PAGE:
Overnight Energy: House passes sweeping bill on 'forever chemicals' | Green groups question Pentagon about burning of toxic chemicals | Steyer plan would open US to climate refugees

Overnight Energy: House passes sweeping bill on 'forever chemicals' | Green groups question Pentagon about burning of toxic chemicals | Steyer plan would open US to climate refugees
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'FOREVER CHEMICALS' BILL HEADS TO SENATE: The House on Friday passed legislation to broadly regulate a cancer-linked chemical over objections from the White House that Congress is sidestepping agencies.

The bill, which passed 247 to 159, targets a class of chemicals abbreviated as PFAS that have been leaching into the water supply across the country, causing health problems in communities where water has been contaminated.

Democrats have argued the bill is necessary due to a lack of action from the Environmental Protection Agency (EPA). 


"The Environmental Protection Agency has known about these risks for decades and has allowed this contamination to spread. Last year, EPA announced its PFAS Action Plan. It was woefully inadequate, and since that time, we've learned that EPA is not even keeping the weak commitments it made in that plan," House Energy and Commerce Committee Chairman Frank Pallone Jr. (D-N.J.) said on the floor during debate late Thursday, referencing the EPA missing a self-imposed deadline for announcing how it would regulate the substance.

"It is time for Congress to take action and use every tool available to stop the flow of PFAS pollution into our environment and our bodies," Pallone added.

PFAS are used in a variety of nonstick products such as raincoats, cookware and firefighting foam. They are considered "forever chemicals" because of their persistence in the environment and in the human body, with 99 percent of those tested found to have PFAS traces in their body.

The legislation is Democrats' latest attempt to regulate PFAS after similar, but less far-reaching measures were stripped from the must-pass defense policy bill.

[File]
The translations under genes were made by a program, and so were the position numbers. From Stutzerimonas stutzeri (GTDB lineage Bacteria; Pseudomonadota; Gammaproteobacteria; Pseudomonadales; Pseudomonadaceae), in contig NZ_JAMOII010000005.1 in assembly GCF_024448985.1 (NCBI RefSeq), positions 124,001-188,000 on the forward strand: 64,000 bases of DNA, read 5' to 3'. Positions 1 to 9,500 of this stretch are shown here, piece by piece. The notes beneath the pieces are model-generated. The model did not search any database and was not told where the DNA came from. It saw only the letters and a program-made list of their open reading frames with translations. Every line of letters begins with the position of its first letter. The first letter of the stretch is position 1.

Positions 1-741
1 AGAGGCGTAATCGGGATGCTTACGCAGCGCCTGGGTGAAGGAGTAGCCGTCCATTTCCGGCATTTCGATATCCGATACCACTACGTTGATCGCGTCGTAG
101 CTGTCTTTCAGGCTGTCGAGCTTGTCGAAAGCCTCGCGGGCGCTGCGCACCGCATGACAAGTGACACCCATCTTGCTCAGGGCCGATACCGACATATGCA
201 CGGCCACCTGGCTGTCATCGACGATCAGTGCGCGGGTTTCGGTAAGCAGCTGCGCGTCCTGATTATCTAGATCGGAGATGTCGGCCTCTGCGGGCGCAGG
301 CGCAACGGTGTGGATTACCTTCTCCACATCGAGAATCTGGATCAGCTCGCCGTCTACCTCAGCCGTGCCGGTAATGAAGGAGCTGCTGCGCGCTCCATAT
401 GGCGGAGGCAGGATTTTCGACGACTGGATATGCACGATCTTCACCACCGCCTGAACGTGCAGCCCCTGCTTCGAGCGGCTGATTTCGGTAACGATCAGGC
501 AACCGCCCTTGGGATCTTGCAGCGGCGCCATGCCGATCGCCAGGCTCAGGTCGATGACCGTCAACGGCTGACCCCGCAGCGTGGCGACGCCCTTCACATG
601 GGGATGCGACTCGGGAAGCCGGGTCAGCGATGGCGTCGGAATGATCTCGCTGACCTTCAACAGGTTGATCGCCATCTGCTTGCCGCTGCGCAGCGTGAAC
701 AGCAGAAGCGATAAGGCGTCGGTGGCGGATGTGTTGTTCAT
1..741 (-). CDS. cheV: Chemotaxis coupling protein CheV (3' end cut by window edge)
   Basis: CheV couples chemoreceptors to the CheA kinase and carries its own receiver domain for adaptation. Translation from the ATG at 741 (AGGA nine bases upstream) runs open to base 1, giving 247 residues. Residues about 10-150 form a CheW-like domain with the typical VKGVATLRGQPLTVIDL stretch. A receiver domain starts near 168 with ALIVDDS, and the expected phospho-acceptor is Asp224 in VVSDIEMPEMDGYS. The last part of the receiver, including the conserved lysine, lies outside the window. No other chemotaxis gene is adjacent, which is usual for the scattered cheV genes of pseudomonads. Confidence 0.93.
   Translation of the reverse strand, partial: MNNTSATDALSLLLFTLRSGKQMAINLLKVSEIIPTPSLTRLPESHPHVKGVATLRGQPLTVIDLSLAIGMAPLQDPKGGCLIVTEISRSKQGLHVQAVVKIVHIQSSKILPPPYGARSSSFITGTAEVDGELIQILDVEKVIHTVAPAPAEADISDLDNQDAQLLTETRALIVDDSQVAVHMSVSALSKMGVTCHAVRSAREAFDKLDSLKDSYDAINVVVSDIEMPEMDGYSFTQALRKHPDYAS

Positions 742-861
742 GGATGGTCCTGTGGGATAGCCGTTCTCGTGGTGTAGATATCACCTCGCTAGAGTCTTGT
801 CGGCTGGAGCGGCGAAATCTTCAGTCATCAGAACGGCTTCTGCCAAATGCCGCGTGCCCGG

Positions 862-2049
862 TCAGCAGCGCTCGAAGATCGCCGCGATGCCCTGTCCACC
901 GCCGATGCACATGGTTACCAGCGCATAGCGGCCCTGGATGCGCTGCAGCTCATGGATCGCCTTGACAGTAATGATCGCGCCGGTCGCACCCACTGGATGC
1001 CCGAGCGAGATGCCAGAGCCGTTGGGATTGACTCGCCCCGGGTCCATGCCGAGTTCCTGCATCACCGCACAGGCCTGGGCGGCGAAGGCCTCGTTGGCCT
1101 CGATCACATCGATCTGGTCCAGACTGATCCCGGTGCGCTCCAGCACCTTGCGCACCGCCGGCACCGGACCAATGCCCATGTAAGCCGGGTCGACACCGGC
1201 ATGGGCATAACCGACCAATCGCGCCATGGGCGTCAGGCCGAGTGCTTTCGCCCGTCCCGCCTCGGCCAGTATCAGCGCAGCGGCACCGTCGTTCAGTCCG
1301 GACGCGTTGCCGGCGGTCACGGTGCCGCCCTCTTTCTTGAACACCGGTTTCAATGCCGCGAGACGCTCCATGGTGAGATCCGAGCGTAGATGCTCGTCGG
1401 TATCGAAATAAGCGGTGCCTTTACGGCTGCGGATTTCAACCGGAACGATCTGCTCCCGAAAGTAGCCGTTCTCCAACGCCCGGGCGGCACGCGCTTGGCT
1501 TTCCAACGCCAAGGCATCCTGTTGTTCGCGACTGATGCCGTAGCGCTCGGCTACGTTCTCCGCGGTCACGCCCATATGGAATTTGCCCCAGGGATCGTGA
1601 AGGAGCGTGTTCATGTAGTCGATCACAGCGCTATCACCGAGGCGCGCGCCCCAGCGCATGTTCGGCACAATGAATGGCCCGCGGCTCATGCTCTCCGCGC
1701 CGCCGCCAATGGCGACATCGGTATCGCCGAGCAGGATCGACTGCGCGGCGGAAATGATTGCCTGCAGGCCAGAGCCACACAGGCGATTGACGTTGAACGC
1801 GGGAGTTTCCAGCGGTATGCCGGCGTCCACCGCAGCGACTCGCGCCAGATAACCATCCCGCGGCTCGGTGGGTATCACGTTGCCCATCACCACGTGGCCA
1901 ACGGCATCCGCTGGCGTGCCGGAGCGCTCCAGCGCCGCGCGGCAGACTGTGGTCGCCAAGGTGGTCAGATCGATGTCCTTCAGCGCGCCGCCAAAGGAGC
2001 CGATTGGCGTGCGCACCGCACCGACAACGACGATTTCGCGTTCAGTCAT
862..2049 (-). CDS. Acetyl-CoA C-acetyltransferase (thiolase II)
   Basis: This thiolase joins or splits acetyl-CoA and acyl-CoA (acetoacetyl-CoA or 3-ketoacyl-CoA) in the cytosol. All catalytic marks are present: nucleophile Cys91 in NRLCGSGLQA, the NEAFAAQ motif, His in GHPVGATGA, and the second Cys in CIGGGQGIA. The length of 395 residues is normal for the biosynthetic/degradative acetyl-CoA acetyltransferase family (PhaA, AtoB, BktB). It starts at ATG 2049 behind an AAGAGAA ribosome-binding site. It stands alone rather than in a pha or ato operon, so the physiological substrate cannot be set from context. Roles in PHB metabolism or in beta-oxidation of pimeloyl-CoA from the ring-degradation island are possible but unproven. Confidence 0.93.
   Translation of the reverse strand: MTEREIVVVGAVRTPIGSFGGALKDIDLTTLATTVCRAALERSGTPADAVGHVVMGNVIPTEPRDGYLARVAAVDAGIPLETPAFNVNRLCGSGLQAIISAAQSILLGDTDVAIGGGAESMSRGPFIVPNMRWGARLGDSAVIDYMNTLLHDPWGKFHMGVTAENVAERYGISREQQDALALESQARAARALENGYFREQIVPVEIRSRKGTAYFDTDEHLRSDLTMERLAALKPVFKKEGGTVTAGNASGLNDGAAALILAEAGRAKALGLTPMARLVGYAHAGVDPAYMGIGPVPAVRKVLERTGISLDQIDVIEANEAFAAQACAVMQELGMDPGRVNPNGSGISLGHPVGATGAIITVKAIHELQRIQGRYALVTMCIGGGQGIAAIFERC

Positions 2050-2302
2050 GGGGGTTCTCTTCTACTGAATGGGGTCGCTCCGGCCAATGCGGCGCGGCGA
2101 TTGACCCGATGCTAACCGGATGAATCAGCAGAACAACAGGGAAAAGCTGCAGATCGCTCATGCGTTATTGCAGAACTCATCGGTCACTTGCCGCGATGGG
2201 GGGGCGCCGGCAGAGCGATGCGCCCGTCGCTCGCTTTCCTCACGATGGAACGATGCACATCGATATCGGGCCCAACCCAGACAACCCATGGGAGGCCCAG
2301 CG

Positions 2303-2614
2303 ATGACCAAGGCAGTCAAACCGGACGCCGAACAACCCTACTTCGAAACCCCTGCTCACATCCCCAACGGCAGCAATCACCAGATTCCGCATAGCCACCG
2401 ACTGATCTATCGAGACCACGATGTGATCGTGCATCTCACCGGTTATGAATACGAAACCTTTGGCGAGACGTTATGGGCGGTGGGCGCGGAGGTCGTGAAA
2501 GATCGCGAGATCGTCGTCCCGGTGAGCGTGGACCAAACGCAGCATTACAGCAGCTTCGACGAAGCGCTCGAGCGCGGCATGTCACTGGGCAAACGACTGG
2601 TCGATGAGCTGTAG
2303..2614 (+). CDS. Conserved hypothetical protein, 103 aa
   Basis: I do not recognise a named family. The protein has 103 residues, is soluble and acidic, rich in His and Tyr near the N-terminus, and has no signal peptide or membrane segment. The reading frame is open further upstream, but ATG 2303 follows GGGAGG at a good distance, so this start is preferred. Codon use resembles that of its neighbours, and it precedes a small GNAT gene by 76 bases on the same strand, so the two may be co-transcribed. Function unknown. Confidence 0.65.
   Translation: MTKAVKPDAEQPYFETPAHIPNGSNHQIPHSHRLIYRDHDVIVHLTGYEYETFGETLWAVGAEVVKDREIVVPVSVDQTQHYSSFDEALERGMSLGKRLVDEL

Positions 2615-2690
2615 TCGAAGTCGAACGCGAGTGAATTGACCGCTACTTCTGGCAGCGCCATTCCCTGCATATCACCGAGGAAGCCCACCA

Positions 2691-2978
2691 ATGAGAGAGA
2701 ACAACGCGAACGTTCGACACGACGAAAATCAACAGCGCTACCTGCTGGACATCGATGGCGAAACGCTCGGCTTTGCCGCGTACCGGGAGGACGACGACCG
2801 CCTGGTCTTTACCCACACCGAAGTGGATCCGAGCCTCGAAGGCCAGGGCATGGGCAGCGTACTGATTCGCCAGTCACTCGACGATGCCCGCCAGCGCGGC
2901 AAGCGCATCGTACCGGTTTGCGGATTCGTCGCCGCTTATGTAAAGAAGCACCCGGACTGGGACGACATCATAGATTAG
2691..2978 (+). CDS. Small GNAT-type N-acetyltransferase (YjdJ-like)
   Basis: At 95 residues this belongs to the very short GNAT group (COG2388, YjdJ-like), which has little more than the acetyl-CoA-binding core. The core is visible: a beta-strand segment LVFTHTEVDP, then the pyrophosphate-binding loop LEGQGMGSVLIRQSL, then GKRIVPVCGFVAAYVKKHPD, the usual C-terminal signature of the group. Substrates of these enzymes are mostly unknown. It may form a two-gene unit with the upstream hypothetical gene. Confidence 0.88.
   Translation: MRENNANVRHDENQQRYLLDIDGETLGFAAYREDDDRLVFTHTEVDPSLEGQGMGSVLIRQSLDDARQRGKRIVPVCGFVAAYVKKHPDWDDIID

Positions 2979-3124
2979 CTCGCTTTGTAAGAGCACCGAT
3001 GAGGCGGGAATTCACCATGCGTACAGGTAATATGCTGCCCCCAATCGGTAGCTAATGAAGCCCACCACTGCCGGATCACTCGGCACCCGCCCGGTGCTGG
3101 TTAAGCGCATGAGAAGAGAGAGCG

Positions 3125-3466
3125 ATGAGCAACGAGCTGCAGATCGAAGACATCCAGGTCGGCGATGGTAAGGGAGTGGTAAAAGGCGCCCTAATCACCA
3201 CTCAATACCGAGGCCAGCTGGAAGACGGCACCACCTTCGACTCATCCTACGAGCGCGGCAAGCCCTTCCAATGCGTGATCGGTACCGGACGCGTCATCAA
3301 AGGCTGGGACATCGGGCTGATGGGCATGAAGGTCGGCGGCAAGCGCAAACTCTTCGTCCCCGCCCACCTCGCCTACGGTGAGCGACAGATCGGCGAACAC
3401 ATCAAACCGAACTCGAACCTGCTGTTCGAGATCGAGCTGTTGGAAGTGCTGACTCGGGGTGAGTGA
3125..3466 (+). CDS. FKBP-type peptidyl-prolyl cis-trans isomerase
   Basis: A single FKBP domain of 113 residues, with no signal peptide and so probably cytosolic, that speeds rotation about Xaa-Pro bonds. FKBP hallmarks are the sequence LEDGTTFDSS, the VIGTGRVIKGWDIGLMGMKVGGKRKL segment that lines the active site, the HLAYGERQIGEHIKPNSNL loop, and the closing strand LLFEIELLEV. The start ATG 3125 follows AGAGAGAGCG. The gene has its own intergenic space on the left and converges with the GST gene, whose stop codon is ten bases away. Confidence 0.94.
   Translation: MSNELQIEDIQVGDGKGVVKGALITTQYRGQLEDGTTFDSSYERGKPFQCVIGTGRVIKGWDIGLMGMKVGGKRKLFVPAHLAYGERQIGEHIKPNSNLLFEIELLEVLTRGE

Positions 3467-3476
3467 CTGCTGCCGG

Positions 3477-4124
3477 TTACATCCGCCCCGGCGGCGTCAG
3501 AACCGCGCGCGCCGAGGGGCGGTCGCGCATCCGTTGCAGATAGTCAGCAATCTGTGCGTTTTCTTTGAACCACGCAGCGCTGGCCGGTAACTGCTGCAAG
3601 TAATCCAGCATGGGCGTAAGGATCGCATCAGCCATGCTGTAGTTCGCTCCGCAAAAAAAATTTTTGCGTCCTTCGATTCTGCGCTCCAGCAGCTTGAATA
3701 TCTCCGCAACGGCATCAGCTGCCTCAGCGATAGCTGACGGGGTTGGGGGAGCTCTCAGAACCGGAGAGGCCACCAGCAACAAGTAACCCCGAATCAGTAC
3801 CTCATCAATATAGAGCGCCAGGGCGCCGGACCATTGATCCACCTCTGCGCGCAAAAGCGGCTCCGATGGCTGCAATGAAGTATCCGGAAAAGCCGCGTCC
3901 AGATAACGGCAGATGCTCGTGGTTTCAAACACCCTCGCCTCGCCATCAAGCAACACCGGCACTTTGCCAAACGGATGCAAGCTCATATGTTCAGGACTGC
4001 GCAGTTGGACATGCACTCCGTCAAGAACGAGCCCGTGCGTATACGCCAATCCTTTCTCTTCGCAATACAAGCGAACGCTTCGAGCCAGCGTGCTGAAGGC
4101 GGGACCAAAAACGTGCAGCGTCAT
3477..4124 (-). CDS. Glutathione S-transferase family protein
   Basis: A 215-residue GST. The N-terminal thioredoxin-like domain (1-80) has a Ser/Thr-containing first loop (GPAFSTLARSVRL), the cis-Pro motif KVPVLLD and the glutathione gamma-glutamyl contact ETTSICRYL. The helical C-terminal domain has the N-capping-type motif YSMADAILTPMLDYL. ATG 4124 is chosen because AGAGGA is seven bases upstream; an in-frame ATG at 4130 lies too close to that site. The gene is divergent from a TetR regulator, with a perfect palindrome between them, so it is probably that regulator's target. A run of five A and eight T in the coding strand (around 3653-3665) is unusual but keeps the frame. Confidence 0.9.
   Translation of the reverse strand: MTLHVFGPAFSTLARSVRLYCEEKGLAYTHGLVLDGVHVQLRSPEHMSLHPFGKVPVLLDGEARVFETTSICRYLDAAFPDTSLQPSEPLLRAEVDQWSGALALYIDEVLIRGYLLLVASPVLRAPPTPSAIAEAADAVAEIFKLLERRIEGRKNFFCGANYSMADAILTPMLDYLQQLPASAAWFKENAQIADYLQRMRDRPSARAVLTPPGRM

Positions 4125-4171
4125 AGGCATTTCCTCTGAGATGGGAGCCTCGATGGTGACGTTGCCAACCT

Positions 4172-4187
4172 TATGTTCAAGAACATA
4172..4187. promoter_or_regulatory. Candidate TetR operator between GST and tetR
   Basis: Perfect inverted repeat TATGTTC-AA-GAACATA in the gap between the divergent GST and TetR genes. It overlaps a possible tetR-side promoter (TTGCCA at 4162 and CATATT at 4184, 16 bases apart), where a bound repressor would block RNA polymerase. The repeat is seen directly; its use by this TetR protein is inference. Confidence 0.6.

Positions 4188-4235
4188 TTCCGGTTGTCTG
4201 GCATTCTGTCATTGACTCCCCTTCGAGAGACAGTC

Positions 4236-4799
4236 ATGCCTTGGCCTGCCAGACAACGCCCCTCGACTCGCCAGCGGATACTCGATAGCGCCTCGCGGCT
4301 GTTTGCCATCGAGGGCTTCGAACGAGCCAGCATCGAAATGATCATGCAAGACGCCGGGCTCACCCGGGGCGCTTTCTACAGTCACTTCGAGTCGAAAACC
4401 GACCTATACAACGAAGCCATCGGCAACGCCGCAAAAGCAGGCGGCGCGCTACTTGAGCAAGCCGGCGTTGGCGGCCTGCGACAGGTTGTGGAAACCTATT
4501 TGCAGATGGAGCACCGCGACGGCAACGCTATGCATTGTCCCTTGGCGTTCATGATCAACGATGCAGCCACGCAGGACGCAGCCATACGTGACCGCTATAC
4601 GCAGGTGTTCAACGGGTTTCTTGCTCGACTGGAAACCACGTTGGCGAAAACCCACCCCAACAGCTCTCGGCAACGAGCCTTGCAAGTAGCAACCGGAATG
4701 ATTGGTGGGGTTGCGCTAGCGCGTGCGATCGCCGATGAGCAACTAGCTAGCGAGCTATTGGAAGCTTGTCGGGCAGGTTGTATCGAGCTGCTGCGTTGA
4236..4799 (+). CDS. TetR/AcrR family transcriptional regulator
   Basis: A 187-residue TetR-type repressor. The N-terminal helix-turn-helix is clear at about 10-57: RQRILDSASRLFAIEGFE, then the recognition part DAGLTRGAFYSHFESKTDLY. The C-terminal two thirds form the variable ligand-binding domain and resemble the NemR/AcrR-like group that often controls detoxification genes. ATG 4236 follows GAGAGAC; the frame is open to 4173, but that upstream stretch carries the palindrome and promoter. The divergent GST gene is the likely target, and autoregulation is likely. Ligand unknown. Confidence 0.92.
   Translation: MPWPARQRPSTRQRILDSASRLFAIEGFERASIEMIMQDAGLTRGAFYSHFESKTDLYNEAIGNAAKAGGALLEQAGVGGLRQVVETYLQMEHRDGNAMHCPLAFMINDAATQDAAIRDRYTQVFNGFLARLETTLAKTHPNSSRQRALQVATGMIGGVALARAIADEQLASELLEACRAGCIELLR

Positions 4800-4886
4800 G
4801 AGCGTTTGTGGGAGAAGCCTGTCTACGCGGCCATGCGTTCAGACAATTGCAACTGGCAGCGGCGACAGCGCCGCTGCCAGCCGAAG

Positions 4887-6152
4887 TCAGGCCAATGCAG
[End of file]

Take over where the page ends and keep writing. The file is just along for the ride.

Under the bill the EPA would be required to set a mandatory drinking water standard for PFAS.

The EPA currently recommends water contain no more than 70 parts per trillion of PFAS, but Democrats and public health groups say the agency needs an actual requirement -- one that will likely need to be below that level to protect public health.

Republicans lamented that negotiations to require that drinking water standard fell apart in December.


But now that the legislation incorporates measures from 11 previous PFAS bills, Republicans, including those in the White House, say the bill is too broad, making little distinction between the more than 6,000 forms of PFAS. And they say the bill opens up too many parties to liability.

"Innocent parties like drinking water utilities that just treated what they got from their source water are hostage to endless liability for cleanup, regardless of their personal contribution. In fact, I would argue, they didn't do any contribution. Why not exclude the water district from Superfund liability if they are just the pass through?" asked Rep. John ShimkusJohn Mondy ShimkusHere are the 17 GOP women newly elected to the House this year Asbestos ban stalls in Congress amid partisan fight Women rise on K Street — slowly MORE (R-Ill.). 

Republicans have also argued Congress is jumping ahead of regulatory processes that should be handled by the EPA.

Read more about the bill here.


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More on forever chemicals...


BURNING UP: A group of environmental organizations is raising alarms about the Defense Department's alleged incineration of PFAS chemicals, also called "forever chemicals" due to their persistence in the environment and human body.